|PROJECT NAME||Exmo Hotel|
|FIRMS||Floret Arquitectura, Lost & Found Home Design Porto|
|SQ. FT.||12,000 SQF|
If buildings can be said to have lives, then the structure that today houses the Exmo Hotel has, until recently, led an utterly ordinary one. Over the past six or so centuries in Porto, Portugal, it has been a house, a bank, an insurance firm, a warehouse, and a dispatcher’s office—a bourgeois resume reflective of the city’s own history as a center of trade and shipping. “The story of this building is simple, with neither exceptional characters nor exceptional architecture,” says Floret Architecture’s Adriana Floret, who led the building’s recent transformation into a four-star boutique hotel, along with interior design firm Lost and Found Home Design Porto’s mother-daughter duo Linda Vaughan and Nikki Faria. “What matters is the accumulation of life stories and architectural interventions over the centuries,” Floret continues. “Its monumentality results from the sum of small things.”
Floret’s task, as she saw it, was to reveal those layers of history and add one of her own, with as light a touch as possible. “We aspire to invisibility,” the architect says. The idea is to make any additions reversible so that future generations can give the building a new identity if they so choose. That philosophy is part personal, part institutional: Because central Porto has been designated a UNESCO World Heritage site, changing the exterior of buildings like this one is difficult, and even interior renovations are closely monitored. This 12,000-square-foot project, however, presented a unique challenge. Although the medieval masonry structure and neoclassical facade dating between 1780 and 1820 remained intact, the old interior wooden structure had been lost in a 1970s hatchet job. Floret kept the concrete slabs from that renovation, along with a beautiful modernist spiral staircase by architects José Carlos Loureiro and Louís Padua Ramos, but otherwise started fresh inside. “Our strategy was to eliminate some of the excesses of the 20th century, allowing for a better reading of the marks of each era,” she says.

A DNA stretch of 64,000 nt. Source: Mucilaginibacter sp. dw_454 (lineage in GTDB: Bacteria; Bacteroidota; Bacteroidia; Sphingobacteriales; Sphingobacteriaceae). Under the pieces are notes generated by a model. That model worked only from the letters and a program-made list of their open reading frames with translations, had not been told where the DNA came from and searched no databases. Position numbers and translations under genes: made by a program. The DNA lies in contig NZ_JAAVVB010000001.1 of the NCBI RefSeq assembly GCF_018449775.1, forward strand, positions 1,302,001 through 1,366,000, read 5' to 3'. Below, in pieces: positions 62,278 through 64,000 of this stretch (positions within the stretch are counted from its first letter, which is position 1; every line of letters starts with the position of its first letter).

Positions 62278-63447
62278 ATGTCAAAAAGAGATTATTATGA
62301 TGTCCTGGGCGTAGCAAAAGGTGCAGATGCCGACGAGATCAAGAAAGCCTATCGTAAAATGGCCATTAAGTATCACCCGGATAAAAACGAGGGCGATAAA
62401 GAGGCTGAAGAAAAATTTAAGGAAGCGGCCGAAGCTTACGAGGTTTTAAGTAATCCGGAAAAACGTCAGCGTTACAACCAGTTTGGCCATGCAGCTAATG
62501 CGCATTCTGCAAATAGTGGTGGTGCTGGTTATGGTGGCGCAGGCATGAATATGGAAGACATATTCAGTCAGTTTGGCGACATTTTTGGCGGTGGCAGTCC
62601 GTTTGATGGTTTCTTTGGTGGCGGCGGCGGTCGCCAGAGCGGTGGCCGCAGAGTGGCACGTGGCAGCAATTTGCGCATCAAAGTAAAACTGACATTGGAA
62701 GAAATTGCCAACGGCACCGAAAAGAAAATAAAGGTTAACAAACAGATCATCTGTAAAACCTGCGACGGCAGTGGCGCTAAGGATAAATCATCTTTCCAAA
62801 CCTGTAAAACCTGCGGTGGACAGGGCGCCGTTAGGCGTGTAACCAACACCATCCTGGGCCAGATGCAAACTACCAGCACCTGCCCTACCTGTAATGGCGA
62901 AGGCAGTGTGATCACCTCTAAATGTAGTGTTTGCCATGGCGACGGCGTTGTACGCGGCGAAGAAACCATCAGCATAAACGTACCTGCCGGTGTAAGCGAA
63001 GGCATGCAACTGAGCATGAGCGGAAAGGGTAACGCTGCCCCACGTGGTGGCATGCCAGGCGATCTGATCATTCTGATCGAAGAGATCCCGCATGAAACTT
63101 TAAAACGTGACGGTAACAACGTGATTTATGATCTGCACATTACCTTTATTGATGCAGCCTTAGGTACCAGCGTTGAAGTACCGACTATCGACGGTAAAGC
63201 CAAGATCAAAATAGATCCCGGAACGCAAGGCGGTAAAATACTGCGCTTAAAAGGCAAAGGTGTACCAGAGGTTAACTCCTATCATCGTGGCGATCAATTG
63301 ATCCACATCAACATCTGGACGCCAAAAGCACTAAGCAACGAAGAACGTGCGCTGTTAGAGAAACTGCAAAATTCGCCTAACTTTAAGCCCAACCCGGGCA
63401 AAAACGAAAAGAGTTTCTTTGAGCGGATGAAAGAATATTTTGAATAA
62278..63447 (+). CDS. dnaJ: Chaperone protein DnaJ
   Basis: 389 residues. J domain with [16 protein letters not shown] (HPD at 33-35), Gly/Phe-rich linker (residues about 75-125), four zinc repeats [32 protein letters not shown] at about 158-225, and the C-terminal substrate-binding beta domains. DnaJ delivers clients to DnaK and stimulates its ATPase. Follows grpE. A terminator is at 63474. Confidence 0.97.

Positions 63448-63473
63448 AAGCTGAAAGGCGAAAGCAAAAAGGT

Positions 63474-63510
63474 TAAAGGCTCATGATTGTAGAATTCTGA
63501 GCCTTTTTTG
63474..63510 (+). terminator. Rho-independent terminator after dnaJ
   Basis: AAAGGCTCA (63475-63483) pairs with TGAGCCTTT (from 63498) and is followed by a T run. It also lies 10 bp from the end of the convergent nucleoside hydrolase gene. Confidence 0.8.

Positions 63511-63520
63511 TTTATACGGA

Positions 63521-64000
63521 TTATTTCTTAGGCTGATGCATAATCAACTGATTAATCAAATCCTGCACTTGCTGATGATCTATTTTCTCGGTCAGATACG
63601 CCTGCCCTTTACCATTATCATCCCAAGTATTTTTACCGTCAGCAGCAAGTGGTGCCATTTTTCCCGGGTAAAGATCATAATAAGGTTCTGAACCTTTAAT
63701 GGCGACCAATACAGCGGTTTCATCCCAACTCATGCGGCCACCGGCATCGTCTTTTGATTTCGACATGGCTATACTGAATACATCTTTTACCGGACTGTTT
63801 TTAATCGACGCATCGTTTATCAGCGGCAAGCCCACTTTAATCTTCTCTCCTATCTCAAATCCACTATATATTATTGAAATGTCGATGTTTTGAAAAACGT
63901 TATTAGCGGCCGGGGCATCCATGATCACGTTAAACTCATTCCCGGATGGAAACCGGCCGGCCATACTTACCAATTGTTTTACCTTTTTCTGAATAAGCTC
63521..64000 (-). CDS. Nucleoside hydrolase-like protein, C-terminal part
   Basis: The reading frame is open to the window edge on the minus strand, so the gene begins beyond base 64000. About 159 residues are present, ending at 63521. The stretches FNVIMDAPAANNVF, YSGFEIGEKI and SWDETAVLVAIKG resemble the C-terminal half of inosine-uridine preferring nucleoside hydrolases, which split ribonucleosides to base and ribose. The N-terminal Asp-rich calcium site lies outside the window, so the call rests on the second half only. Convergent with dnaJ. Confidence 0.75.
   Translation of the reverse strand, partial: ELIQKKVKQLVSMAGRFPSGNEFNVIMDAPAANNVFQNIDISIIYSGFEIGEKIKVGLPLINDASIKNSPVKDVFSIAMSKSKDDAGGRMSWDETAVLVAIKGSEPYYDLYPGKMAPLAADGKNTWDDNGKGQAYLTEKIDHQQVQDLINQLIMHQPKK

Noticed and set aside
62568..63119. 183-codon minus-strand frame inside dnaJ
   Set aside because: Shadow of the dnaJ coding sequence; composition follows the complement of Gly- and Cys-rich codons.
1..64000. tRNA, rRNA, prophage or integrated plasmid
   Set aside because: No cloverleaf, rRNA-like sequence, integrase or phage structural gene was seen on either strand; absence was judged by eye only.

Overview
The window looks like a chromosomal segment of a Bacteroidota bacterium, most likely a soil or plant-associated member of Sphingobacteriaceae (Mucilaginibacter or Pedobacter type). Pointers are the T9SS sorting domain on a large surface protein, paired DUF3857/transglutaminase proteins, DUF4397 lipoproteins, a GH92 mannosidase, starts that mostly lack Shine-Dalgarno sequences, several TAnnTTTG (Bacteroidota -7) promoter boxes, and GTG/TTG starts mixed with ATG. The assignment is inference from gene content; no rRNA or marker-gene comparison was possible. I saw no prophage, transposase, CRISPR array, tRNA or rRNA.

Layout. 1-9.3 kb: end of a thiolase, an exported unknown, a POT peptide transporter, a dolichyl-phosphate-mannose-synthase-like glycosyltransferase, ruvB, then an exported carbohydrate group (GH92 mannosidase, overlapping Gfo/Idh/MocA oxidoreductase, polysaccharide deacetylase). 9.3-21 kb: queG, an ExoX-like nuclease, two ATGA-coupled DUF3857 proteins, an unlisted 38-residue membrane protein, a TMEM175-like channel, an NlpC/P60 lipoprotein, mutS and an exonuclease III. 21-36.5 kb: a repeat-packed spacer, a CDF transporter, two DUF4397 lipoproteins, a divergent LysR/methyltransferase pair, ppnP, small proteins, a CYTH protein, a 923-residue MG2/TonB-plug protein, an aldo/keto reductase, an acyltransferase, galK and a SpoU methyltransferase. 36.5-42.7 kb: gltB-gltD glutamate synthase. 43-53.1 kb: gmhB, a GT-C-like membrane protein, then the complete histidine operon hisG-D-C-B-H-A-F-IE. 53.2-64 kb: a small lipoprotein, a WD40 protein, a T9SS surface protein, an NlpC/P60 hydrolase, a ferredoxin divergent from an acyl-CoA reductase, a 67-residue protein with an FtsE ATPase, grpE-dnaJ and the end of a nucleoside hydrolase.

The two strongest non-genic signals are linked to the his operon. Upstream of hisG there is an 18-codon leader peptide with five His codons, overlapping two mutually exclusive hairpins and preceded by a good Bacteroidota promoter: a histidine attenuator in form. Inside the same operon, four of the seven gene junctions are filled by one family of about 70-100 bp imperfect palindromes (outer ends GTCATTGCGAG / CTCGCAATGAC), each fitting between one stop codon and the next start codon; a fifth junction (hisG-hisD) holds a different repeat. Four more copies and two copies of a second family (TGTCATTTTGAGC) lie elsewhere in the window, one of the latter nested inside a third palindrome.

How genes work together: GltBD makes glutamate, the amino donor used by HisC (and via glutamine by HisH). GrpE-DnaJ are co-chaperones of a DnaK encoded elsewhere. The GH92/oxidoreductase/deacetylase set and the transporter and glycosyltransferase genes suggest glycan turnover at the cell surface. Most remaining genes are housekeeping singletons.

Those marks offer fascinating glimpses into the city’s past. One guest room, for instance, features a 14th-century window seat called a namoradeira in Portuguese, from the verb namorar, which means to court or flirt; it was intended as a place for young ladies of the house to see and be seen by male passersby on the street below. “Creating a sense of place is of paramount importance for us,” Vaughan adds.
An even more exciting discovery for Floret were the marks engraved by masons on stones in the original six-story structure. They identified which stones had been hewn or placed by which worker, allowing them to charge accurately for their work. Many of the marked stones likely came from even older structures, such as defensive walls encircling the city, since the reuse of building materials was common in that era. “They are the traces of more than 500 years of anonymous workers. This is the kind of thing that moves me,” Floret notes. Her renovation gives hotel guests the chance to share that awe at the extraordinary weight of ordinary history.
Project Team: David Afonso; Marta Moraes; Ana Carmo; Maria D’Orey: Floret Arquitectura. Synapse: Lighting Consultant. Techonis Global Consulting Services: Structural Engineer. MEP, Civil Engineer: A400-Projectistas E Consultores De Engenharia. Lúcios Engenharia E Construção: General Contractor.